The Dow Jones Industrial Average (DJINDICES:^DJI) is one of the most-followed market benchmarks in the investing world. The 30 stocks that make up the Dow are the cream of the crop in nearly every industry in the stock market, with only transportation and utility stocks left out to form their own averages.
Yet occasionally, the overseers of the Dow decide that it's time to make a shift and replace one Dow component with another. Lately, a lot of speculation has swirled over whether General Electric (NYSE:GE) should get booted out of the average. Despite more than a century in the index as one of the Dow's founding stocks, it's likely that GE's days in the Dow are numbered, and it's interesting to think about what companies might take the industrial conglomerate's place.
The challenge with General Electric
General Electric's business problems have been well documented. Despite solid performance for some areas, such as aerospace and healthcare, poor performance in its energy and power segments have held back the industrial giant's overall results. That has led to massive share-price losses at GE, falling 45% in 2017 and more than 20% so far in 2018.
GE still has a market capitalization of almost $120 billion, so the company's size wouldn't be a problem if the Dow were a market-cap weighted index. However, the Dow Jones Industrials use a price-weighted system for calculating the level of the benchmark, and that makes it more important for its components to have somewhat similar share prices. General Electric's sluggish performance throughout the past decade and its subsequent slide over the past year and a half have left it with a share price below $14. That's barely 4% of the price of the most expensive stock in the Dow, meaning that GE has 25 times less weight in determining changes in the Dow than the average's most influential stock.
What could replace GE in the Dow?
If the overseers of the Dow Jones Industrials decide to kick General Electric out, they'll need a replacement. They'll have several options in doing so, but none of them offer a perfect solution.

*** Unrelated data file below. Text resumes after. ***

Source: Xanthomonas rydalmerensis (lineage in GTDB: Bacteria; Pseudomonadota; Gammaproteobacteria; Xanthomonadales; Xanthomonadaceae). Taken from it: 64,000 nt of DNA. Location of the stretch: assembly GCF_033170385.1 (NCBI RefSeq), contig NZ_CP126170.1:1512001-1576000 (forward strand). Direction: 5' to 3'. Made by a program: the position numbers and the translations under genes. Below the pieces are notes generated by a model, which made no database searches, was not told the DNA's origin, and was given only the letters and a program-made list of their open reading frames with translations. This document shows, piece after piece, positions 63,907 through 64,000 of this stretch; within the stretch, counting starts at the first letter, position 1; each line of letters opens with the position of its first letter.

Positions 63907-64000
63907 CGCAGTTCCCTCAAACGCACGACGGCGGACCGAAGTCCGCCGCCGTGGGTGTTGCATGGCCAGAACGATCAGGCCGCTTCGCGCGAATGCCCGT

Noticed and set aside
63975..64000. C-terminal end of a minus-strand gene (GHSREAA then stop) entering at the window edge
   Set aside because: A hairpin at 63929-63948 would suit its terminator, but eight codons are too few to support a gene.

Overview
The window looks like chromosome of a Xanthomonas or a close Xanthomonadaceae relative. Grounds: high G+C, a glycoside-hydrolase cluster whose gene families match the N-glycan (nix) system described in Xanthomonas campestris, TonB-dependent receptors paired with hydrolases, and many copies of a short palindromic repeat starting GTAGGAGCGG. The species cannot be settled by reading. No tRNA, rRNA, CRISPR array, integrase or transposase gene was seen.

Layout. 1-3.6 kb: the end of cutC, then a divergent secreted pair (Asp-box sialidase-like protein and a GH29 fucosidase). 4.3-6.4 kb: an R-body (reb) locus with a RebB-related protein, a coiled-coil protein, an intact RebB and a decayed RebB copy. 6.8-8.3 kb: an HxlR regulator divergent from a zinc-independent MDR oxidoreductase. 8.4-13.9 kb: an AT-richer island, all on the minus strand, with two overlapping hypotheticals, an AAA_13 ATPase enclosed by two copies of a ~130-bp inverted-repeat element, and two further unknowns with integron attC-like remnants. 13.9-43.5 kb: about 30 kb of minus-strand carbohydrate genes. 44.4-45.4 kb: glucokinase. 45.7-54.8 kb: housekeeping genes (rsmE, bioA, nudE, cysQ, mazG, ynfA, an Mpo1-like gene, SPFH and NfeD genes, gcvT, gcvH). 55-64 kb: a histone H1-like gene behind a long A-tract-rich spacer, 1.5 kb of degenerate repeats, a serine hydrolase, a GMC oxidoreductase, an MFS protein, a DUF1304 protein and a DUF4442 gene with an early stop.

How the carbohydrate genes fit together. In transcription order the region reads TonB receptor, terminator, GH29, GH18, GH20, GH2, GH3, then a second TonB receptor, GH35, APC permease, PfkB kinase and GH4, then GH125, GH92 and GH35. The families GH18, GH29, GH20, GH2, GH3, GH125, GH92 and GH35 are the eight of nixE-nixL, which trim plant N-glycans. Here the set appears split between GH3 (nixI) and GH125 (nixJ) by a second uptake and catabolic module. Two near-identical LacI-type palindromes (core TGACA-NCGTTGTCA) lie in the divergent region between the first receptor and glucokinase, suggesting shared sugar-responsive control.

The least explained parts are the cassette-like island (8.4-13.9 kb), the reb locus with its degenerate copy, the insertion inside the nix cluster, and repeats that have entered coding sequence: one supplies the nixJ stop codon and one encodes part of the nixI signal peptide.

One idea is to look at the biggest companies in the stock market that aren't part of the Dow. Right now, that would likely involve adding another technology company to the average, since Alphabet (NASDAQ:GOOG) (NASDAQ:GOOGL), Amazon.com (NASDAQ:AMZN), and Facebook (NASDAQ:FB) are among the highest-valued stocks outside the Dow right now. Of those, Alphabet and Amazon face the obstacle of share prices that exceed $1,000, making them inappropriate for the price-weighted average. Amazon or Alphabet would likely have to do a stock split to gain admittance into the Dow. Meanwhile, Facebook's share price is quite reasonable. Yet from a more general standpoint, some will balk at adding another tech giant to a list that already includes five key stocks in the sector.
Another possibility would be Berkshire Hathaway (NYSE:BRK-A) (NYSE:BRK-B). The Buffett-led conglomerate has a history of investing in General Electric and other industrial stocks, and its B share price of around $200 would fit in reasonably well among the top several components of the average. Some note that the Dow already has one financial insurance company along with several banks, but Berkshire has the benefit of also having numerous major wholly-owned subsidiaries that play leadership roles in their respective industries, such as railroad giant Burlington Northern Santa Fe and aircraft-engine and gas-turbine components and castings specialist Precision Castparts.
Finally, some would prefer to see a pure industrial stock take GE's place. That would open the door to a company like Honeywell International (NYSE:HON), which has a $110 billion market capitalization and has a wide scope of business that includes aerospace, home and building technology, performance materials, and safety and productivity solutions. Yet Honeywell has said that it plans to break itself into three smaller pieces, and that would make the selection a lot less likely.
Watch what the Dow does
With its awareness of history, the Dow won't unceremonious dump General Electric from the average without careful consideration. In the long run, though, such a move is unavoidable, and those overseeing the Dow would do well to consider some of the stocks above as viable replacements.
John Mackey, CEO of Whole Foods Market, an Amazon subsidiary, is a member of The Motley Fool's board of directors. Suzanne Frey, an executive at Alphabet, is a member of The Motley Fool's board of directors. Dan Caplinger owns shares of Alphabet (A shares) and Berkshire Hathaway (B shares). The Motley Fool owns shares of and recommends Alphabet (A shares), Alphabet (C shares), Amazon, Berkshire Hathaway (B shares), and Facebook. The Motley Fool has a disclosure policy.